[Federal Register: November 27, 1996 (Volume 61, Number 230)]
[Notices]
[Page 60303]
From the Federal Register Online via GPO Access [wais.access.gpo.gov]

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DEPARTMENT OF THE INTERIOR

Notice of Intent to Repatriate a Cultural Item from Alaska in the
Possession of the Denver Museum of Natural History, Denver, CO

AGENCY: National Park Service, Interior.

ACTION: Notice.

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    Notice is hereby given under the Native American Graves Protection
and Repatriation Act of 1990 of the intent to repatriate a cultural
item in the possession of the Denver Museum of Natural History, Denver,
CO, that meets the definition of ``cultural patrimony'' under section 2
of the act.
    The hat is of circular wooden construction, eighteen inches in
diameter at the lower rim and seven inches high at the crown. It is
decorated with paint, hair, cowrie and abalone shells. A separate
wooden crest, nine inches in height, is attached to the top of the hat.
The hat with the crest and the carving on the face of it looks like a
Northwest Pacific Coast representation of a Killerwhale.
    The hat was sold by Annie Jacobs to Michael R. Johnson in January
1974. The hat was purchased by Francis V. and Mary W. A. Crane in 1975
and donated to the Denver Museum of Natural History in 1976.
    Evidence provided by the Jacobs Family of the Dakla'aweidi clan and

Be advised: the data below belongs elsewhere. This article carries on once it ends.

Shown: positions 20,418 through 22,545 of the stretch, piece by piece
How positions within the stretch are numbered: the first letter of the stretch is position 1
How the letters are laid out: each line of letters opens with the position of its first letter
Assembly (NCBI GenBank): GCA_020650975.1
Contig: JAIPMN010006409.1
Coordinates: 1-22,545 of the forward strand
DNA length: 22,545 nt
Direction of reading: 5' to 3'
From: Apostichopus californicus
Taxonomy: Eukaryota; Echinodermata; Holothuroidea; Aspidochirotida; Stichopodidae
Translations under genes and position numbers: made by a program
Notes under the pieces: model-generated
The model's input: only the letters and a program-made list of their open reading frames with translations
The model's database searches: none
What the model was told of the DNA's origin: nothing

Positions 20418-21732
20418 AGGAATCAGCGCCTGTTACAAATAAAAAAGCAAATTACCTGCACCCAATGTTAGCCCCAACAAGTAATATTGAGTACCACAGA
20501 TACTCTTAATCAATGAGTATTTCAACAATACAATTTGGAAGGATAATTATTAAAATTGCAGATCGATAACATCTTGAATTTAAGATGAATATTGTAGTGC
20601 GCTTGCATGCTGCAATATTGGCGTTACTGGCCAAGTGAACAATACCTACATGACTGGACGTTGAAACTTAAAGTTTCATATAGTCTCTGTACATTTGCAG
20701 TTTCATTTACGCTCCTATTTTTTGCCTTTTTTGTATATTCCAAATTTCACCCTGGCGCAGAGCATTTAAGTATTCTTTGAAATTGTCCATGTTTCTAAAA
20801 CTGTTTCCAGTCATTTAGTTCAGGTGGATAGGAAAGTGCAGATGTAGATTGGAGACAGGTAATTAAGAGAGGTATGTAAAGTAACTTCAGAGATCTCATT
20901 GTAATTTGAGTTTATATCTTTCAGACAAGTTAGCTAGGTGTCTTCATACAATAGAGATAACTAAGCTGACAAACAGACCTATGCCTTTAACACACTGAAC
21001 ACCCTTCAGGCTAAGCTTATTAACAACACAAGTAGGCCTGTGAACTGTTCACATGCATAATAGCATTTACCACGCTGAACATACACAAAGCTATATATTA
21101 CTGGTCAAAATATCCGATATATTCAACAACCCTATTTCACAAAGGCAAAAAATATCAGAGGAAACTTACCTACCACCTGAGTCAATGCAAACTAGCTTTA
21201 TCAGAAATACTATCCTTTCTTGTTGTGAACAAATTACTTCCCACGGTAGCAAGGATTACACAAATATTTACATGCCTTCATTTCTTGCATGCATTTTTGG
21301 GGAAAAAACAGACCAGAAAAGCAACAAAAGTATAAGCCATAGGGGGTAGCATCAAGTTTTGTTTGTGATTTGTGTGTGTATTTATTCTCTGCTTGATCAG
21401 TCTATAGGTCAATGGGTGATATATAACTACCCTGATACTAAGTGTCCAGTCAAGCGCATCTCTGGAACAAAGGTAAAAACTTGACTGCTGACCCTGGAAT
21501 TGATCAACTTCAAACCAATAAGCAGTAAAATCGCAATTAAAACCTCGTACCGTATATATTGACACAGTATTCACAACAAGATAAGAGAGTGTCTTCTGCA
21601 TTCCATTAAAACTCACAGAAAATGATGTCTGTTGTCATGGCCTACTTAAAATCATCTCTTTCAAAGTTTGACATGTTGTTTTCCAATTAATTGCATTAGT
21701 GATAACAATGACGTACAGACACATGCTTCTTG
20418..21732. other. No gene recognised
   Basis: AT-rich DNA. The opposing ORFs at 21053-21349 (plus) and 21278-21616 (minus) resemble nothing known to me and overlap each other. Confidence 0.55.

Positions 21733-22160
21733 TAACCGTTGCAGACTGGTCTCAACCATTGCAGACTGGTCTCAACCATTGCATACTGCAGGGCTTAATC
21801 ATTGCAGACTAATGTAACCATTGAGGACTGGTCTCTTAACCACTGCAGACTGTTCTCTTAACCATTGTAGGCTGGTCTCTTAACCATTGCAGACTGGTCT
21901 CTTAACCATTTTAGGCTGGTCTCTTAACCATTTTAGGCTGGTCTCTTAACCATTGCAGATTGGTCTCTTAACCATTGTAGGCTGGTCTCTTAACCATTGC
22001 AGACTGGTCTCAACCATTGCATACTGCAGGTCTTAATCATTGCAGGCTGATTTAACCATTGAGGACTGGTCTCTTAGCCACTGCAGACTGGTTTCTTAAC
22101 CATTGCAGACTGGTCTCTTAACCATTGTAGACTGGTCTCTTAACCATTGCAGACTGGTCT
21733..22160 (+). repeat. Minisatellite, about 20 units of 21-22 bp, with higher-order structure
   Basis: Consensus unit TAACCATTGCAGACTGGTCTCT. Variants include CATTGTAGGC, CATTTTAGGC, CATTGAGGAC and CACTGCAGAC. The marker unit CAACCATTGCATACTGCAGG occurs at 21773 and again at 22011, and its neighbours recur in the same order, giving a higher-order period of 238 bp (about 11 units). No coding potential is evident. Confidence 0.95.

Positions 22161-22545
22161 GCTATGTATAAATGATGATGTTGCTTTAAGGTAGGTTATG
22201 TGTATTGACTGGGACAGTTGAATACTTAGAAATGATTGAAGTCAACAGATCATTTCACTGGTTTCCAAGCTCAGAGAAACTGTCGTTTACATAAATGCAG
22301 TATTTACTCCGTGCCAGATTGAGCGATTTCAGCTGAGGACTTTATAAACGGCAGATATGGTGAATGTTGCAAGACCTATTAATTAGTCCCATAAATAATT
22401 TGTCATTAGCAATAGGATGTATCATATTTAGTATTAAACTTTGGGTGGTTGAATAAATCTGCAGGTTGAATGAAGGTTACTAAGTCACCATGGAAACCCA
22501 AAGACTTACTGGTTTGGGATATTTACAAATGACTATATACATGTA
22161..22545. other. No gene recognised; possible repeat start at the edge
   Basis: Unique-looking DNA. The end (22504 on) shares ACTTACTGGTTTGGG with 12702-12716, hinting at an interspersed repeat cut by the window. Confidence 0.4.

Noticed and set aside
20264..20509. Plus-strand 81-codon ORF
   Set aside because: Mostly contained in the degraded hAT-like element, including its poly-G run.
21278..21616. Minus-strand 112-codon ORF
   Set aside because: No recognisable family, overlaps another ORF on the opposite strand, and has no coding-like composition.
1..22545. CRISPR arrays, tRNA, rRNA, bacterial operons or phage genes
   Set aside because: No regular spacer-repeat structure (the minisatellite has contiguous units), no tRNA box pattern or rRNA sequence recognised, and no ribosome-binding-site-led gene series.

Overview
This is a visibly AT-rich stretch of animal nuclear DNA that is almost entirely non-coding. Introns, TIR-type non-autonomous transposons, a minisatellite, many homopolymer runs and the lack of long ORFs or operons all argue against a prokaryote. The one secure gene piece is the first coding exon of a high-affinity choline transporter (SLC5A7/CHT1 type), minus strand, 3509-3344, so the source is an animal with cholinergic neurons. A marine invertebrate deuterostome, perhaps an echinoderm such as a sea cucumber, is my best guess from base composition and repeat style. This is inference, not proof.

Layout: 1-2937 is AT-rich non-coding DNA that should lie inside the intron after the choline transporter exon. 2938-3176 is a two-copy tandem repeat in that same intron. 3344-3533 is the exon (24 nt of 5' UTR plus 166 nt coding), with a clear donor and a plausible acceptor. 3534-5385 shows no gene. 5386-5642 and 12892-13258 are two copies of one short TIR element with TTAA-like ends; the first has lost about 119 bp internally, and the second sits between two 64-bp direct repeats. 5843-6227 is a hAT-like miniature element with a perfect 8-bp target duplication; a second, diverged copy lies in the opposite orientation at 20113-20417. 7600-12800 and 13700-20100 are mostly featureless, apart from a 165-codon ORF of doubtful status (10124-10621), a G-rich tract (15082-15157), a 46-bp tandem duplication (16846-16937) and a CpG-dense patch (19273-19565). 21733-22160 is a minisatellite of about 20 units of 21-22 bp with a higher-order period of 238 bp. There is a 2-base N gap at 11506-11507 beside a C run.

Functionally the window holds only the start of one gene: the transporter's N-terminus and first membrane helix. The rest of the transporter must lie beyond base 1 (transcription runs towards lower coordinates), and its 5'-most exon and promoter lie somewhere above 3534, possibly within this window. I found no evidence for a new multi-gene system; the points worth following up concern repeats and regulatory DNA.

additional information provided by the Dakla'aweidi clan through the
Central Council of the Tlingit and Haida Indian Tribes of Alaska
identifies the hat as a Killerwhale Clan hat (Keet S'aaxw) of the
Dakla'aweidi Killerwhale House. They further state that the hat is an
object of cultural patrimony with ongoing historical, traditional, and
cultural importance to the Tlingit people. Lastly, they assert that no
individual has the legal right to alienate this clan hat and that sale
of the hat to Mr. Johnson was done without the approval of the clan.
    Officials of the Denver Museum of Natural History have determined
that, pursuant to 25 U.S.C. 3001 (3)(D), this cultural item has ongoing
historical, traditional, and cultural importance central to the culture
itself, and could not have been alienated, appropriated, or conveyed by
any individual. Officials of the Denver Museum of Natural History have
also determined that, pursuant to 25 U.S.C. 3001 (2), there is a
relationship of shared group identity which can be reasonably traced
between this item and the Central Council of Tlingit and Haida Indian
Tribes of Alaska acting on behalf of the Dakla'aweidi Clan.
    Copies of this notice have been sent to the Central Council of the
Tlingit and Haida Indian Tribes of Alaska and of the Dakla'aweidi Clan.
Representatives of any other Indian tribe that believes itself to be
culturally affiliated with this object should contact Dr. Robert B.
Pickering, Department of Anthropology, Denver Museum of Natural
History, 2001 Colorado Blvd., Denver, CO 80205-5798, telephone: (303)
370-6492, FAX (303) 331-6492, email rpick@csn.org before December 27,
1996. Repatriation of the object to the Central Council of the Tlingit
and Haida Indian Tribes of Alaska on behalf of the Dakla'aweidi Clan,
may begin after that date if no additional claimants come forward.

    Dated: November 21, 1996
Richard C. Waldbauer,
Acting, Departmental Consulting Archeologist,
Acting Manager, Archeology and Ethnography Program.
[FR Doc. 96-30341 Filed 11-26-96; 8:45 am]
BILLING CODE 4310-70-F

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